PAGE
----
Natasha Guerra - CEO of Runway East and Chair of the ICE List

Posted on 18 July 2019

Susan Freeman
Hi, I’m Susan Freeman, welcome back to our Propertyshe Podcast brought to you by Mishcon de Reya in association with the London Real Estate Forum where I get to interview some of the key influencers in the incredible world of real estate and the built environment.  

Today, I am absolutely delighted to welcome Natasha Guerra.  Natasha is a leading light in the UK tech start-up world.  She is the CEO of the co-working hub Runway East with over 1800 members and 150 companies spread across four locations in London and Bristol.  She also Chairs the ICE List, a thriving community of over 300 entrepreneurs and investors working together to embolden the UK tech scene.  Natasha’s core interests lie in nurturing high growth start-ups and building collaborative tech communities. Prior to Runway East and the ICE List, Natasha has contributed to the success of leading companies across Silicon Valley and London as well as launching Task Firm which provides on demand, vetted freelancers to start-ups and entrepreneurs.  So now we are going to hear from Natasha Guerra with her insights into the exciting world of tech start-ups, entrepreneurship and her plans for the future.  Natasha, welcome to the studio.  You play a key role in the start-up world and you co-founded Runway East in 2014 and you’ve got locations in London and Bristol.  As CEO you’ve said your mission is to be the backbone of the UK tech economy so what actually inspired you to start the business back in 2014?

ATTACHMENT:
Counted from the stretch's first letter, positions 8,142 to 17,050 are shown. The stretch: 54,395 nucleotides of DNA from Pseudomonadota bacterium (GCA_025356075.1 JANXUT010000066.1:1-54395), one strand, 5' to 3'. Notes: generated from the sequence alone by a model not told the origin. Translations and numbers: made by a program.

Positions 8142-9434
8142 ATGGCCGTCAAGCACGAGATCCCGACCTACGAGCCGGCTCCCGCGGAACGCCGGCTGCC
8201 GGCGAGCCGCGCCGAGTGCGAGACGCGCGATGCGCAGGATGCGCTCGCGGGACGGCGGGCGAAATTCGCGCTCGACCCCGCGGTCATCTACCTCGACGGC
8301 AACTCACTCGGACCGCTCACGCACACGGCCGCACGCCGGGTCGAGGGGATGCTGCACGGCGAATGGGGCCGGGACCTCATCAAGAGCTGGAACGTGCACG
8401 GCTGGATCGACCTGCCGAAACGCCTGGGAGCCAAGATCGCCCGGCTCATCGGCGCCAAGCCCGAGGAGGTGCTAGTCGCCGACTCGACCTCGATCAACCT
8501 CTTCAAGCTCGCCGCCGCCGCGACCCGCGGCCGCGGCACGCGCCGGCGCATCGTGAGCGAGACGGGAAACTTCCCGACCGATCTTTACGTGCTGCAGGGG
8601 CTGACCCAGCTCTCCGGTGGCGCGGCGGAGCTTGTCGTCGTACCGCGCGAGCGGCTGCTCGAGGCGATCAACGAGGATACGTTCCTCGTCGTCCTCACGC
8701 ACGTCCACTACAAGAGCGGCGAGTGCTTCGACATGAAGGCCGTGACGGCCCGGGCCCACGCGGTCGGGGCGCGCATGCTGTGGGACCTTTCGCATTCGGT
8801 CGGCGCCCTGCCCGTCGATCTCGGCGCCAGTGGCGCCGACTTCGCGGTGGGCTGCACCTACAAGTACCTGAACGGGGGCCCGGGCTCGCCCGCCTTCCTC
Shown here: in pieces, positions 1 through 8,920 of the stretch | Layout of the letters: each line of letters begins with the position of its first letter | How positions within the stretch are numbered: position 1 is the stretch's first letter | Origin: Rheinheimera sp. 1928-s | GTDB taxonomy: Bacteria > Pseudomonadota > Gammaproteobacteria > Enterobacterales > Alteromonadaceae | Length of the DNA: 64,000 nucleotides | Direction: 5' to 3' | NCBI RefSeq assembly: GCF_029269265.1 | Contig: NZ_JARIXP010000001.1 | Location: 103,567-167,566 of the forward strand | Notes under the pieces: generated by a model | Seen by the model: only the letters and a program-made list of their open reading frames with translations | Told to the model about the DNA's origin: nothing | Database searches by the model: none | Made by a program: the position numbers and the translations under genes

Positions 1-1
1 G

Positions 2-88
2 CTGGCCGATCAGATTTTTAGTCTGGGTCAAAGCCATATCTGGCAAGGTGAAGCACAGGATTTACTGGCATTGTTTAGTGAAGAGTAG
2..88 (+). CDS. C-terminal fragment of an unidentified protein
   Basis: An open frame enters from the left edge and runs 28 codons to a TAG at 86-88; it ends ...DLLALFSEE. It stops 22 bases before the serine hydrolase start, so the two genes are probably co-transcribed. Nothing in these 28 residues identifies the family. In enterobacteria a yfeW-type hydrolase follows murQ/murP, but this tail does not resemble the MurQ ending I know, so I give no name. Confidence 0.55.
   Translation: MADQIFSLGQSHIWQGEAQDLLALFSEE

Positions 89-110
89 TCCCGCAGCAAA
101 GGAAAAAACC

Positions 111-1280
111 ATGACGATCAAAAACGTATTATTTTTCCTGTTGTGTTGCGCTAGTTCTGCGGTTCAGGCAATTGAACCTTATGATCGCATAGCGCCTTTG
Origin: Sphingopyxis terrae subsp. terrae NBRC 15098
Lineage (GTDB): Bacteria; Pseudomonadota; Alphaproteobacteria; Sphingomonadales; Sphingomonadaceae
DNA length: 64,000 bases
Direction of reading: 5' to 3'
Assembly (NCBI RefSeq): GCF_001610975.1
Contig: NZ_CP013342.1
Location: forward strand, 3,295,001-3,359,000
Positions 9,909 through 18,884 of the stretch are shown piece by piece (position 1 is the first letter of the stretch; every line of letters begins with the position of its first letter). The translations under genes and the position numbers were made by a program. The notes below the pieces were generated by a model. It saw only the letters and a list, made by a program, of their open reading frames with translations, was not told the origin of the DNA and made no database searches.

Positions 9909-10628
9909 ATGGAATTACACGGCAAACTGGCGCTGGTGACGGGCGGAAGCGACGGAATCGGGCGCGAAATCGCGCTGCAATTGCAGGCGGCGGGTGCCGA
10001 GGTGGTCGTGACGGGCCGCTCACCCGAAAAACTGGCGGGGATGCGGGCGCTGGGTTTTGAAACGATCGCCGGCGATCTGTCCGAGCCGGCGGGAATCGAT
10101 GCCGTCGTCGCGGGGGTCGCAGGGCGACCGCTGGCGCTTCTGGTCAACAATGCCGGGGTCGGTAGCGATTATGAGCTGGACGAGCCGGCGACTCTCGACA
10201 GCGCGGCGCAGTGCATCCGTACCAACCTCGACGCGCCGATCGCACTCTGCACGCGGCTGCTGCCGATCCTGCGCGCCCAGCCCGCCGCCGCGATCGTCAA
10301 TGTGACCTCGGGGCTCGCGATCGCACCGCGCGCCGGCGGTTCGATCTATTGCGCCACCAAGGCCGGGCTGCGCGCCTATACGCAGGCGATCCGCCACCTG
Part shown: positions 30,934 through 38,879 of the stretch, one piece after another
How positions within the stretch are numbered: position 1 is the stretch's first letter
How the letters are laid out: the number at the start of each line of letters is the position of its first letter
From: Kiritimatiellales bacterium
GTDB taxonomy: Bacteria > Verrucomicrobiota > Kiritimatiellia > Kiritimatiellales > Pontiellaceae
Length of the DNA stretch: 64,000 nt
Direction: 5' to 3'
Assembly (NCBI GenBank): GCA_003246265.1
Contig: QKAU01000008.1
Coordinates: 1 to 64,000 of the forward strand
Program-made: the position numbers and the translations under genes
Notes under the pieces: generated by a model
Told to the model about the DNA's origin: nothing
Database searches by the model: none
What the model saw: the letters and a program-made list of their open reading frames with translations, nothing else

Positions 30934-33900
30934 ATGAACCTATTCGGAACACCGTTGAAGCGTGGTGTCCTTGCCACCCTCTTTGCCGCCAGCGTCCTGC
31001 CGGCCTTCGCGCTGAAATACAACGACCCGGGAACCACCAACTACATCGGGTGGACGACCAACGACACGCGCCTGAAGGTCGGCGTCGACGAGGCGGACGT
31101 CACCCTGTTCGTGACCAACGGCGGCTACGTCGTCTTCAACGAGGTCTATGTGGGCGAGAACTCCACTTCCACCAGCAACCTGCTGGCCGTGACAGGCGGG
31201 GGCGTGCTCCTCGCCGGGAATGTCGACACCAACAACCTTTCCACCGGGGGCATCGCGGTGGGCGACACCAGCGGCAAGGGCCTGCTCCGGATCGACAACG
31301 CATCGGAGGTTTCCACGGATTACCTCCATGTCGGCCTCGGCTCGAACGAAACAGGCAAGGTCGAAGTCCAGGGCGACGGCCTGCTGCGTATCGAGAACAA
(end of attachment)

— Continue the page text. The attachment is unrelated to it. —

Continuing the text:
Natasha Guerra
If I tell you how Runway came about I think if I take you back a little bit further than that to around 2011, I met a gentleman called Alex Hoy who is currently the Chairman of Runway East, he runs a company called Faction Skis which is a fast growing ski brand. He had a passion project called ICE and ICE is a network for founders and investors in the tech community and I joined him creating ICE and building this to the largest community in Europe for tech founders and entrepreneurs in that space.  What happened was we kind of saw a great opportunity, ICE’s real thing is helping the personal and professional lives of its members.  The start-up journey is one that is you know, is a really tough challenge and people come… there are highs, there are lows and you want someone to share those times with.  People want to share their successes, their failures, their triumphs, their challenges in a kind of supportive environment so ICE kind of does that in, in three ways.  It does that through cubes which is creating forums which people meet up and share experiences once a month.  It does that through in real life events and trips, we take people skiing, we’ve been kind of all over the globe taking entrepreneurs and founders away from their, their day-to-day lives and creating an environment for them to connect and share and it also does that through a mailing list and through this platform Runway East was born.  Alex and I at the time were both working in another co-working space in London and we knew each other and it was great to be able to share challenges that we were having on a daily basis and connect with each other and go for a drink sometimes when the day had been tough and we kind of used the platform of ICE to start Runway East and create a home for those members to also call their workspace.

Susan Freeman
And I understand that the ICE events are quite legendary and that I think you as Chair actually are responsible for organising a lot of these events and you get all these interesting people together.  There was a quote on one of the ICE films somebody said you are the average of the five people you spend most time with and actually I thought that was interesting, it sort of underlines the importance of spending time with people who you can learn from and is that something that you’ve sort of taken through to Runway East, getting like-minded people together to bounce ideas off each other?

Natasha Guerra